Sleep Myths: The Wendigo

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Legend has it that the Wendigo was a lost hunter. Facing starvation during a brutally cold winter, his intense hunger drove him to the taboo of all taboos—cannibalism. Shortly after feasting on human flesh, the man transformed into a beast-like creature, destined to roam the frozen forests of Canada and Minnesota in search of people to eat, never to be satisfied. 

In a nutshell, that’s the story of the Wendigo. Today, it’s most certainly what we would call a myth, a legend, and even folklore. But while many myths and legends often fade with each generation’s passing, the Wendigo still captures our attention. 

So what is it about this mythical creature? 

The Origins Of The Wendigo

A Wendigo is a creature from Native American folklore, specifically, Algonquin-speaking tribes (such as the Ojibwe, Saulteaux, and the Cree). The word itself (“Wendigo”) comes from the Algonquin word meaning “evil spirit.” Wendigo folklore has been passed down through generations, and it remains a popular topic and subject of much speculation among indigenous peoples and scholars. 

While the myth of the Wendigo varies from tribe to tribe, most Native American folklore describes the creature as a beast-like, humanoid creature that lives in the coldest parts of the world. Some people say that the Wendigo is a cannibalistic monster that feeds on human flesh, while others believe it is a vengeful spirit that punishes those who break the laws of nature. 

What Is The Story Behind The Wendigo? 

In the cold, harsh conditions of Northern winters, the threat of starvation always loomed large, so much so that cannibalism was not unheard of. Many scholars believe that the myth of the Wendigo was intended as a means to keep people from participating in such heinous acts. 

In some versions of the legend, a human transforms into a Wendigo after their spirit is weakened by extreme conditions, such as hunger and cold (typical of the Canadian climate where the Ojibwe lived). In other legends, humans become Wendigos when they’re possessed by a prowling spirit in their weakest moments—anyone giving into greed, gluttony, and excess was a likely candidate. 

In one particularly eerie version of Wendigo lore, legend has it that if one dreams of the creature, the body may become vulnerable to possession by the Wendigo spirit—and once the possessed person consumes human flesh, the body begins its own grotesque transformation into a Wendigo. That’s an unsettling version of the legend that might keep you up at night!

What Does A Wendigo Look Like?

Just as the stories of the Wendigo vary, so too do descriptions of the creature’s appearance. But one of the most trusted descriptions of the Wendigo comes from Basil Johnston, an Ojibwe teacher and scholar

“The Wendigo was gaunt to the point of emaciation; its desiccated skin pulled tautly over its bones. With its bones pushing out against its skin, its complexion the ash gray of death, and its eyes pushed back deep into their sockets; the Wendigo looked like a gaunt skeleton recently disinterred from the grave. What lips it had were tattered and bloody. Its body was unclean and suffering from suppurations of the flesh, giving off a strange and eerie odor of decay and decomposition, of death and corruption.”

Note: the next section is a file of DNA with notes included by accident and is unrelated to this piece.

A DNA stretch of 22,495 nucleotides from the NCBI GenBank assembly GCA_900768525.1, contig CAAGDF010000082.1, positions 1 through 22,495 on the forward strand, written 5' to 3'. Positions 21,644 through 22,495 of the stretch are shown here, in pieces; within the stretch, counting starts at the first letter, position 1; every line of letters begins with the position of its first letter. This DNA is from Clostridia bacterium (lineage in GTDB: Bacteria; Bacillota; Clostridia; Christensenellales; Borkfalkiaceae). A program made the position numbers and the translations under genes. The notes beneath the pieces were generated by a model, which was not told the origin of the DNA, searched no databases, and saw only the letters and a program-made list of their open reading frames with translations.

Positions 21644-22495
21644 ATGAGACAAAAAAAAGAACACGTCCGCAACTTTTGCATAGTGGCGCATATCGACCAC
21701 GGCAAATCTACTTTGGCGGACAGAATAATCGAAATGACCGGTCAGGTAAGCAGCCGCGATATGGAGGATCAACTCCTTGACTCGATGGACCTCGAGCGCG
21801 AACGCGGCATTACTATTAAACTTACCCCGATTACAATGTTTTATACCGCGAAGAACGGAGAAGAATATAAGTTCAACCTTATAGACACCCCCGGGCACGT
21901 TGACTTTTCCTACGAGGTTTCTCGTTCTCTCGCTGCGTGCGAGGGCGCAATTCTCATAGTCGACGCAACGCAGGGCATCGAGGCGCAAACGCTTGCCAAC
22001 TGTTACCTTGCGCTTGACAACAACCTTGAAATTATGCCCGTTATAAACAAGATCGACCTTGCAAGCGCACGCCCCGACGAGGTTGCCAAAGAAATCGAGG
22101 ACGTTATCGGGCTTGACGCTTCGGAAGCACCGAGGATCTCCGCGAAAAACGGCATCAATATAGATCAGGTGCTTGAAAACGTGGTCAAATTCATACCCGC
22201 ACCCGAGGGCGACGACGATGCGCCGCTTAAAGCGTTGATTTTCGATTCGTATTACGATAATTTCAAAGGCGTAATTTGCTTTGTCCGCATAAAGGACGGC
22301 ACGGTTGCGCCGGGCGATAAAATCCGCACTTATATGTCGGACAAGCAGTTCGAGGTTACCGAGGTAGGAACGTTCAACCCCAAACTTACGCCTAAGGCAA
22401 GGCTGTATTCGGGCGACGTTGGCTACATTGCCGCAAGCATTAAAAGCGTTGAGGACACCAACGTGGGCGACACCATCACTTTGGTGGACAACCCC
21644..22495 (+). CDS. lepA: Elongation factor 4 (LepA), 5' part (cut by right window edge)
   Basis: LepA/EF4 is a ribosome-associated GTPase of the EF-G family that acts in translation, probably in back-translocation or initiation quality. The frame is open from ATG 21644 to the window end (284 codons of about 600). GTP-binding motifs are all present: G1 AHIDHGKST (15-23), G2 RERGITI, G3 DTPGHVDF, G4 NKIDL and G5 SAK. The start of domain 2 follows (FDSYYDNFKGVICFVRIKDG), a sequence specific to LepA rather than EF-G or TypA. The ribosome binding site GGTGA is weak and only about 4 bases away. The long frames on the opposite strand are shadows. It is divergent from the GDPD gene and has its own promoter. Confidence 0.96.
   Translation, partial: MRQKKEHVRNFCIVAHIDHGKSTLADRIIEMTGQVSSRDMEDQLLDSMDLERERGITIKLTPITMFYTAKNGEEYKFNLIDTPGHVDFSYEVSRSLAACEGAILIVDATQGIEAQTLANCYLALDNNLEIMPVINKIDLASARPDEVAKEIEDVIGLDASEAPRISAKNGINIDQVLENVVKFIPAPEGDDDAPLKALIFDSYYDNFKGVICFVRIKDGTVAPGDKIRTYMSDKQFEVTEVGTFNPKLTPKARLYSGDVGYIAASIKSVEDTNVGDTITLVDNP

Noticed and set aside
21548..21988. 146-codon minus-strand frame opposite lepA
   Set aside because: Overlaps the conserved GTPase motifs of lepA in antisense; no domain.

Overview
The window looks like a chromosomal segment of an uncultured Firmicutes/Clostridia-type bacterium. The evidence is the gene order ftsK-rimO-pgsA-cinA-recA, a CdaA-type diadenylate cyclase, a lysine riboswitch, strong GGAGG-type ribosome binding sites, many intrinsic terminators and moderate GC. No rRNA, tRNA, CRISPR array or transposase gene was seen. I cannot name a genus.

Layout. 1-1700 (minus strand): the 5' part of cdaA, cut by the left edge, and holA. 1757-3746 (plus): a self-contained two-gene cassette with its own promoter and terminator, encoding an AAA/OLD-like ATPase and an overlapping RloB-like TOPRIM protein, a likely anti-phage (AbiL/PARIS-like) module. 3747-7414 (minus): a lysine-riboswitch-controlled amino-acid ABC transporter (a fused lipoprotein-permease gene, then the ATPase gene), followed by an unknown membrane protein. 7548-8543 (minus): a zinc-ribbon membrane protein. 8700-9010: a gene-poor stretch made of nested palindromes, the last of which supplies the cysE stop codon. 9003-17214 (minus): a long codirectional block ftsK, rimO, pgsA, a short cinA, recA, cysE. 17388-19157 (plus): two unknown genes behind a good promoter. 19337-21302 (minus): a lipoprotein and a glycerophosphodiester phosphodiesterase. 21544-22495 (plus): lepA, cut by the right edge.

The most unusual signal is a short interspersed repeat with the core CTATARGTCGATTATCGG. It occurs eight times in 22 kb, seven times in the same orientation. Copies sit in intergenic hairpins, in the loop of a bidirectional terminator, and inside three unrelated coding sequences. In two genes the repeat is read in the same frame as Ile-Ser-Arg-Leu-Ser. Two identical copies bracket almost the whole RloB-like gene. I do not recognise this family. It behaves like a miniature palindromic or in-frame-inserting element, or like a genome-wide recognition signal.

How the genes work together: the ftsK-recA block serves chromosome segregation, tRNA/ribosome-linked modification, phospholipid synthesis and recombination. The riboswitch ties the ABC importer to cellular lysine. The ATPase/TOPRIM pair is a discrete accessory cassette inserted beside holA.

Wendigos are described as having long limbs, long, sharp claws, and teeth, and their eyes are said to be sunken in and glowing red. They are also said to have a long tongue that they use to lick their victim’s flesh and can shapeshift into other animal and human forms. 

Is The Wendigo Evil? 

Wendigos are powerful supernatural beings born from greed, weakness, and the worst parts of human behavior. Moreover, they’re driven by the insatiable desire to kill and eat their victims. Paired with the fact that the word “Wendigo” literally means “evil spirit” in Ojibwe, we think we can safely say: Yes, the Wendigo is indeed evil.

Wendigo Sightings

While there have been many reports of Wendigo sightings over the years, most of them were second-hand accounts or stories passed down through the generations. 

One of the most famous stories of “Wendigo sightings” was in the early 1900s when a Cree chief named Jack Fiddler claimed to have killed 14 Wendigos in his lifetime. 

Another famous story of a Wendigo encounter involved another Cree Indian named Swift Runner. As the story goes, Swift Runner murdered and ate his whole family during the winter of 1879. When caught, Runner claimed to be possessed by a “Wendigo spirit” at the time of the murders; nevertheless, he was hanged for his crime in December 1879. 

Modern Portrayals Of The Wendigo 

Over the years, the Wendigo has been used as a symbol of terror and popularized in books, movies, and television shows. The most famous portrayal of Wendigo is probably in Stephen King’s “Pet Semetary.” The Wendigo has also been featured in the TV show “Supernatural” and even cartoons like “My Little Pony.” The Wendigo has also been featured in graphic novels and comics such as “Curse of the Wendigo” by Mathieu Missoffe and Marvel’s “Wendigo.” 

The Last Word From Sleepopolis 

The Wendigo is a beast-like humanoid creature that possessed people when they gave into taboo practices, like greed, excess, and particularly cannibalism. While scholars believe that the myth of the Wendigo first began with Native American tribes seeking a way to promote a culture of moderation and cooperation, the legend continues to live on in popular culture, thanks in part, no doubt, to movies and TV. 

Sharon Brandwein

Sharon Brandwein

Sharon Brandwein is a Certified Sleep Science Coach and a freelance writer. She specializes in health and beauty, parenting, and of course, all things sleep. Sharon’s work has also appeared on ABC News, USAToday, and Forbes. When she’s not busy writing, you might find her somewhere curating a wardrobe for her puppy.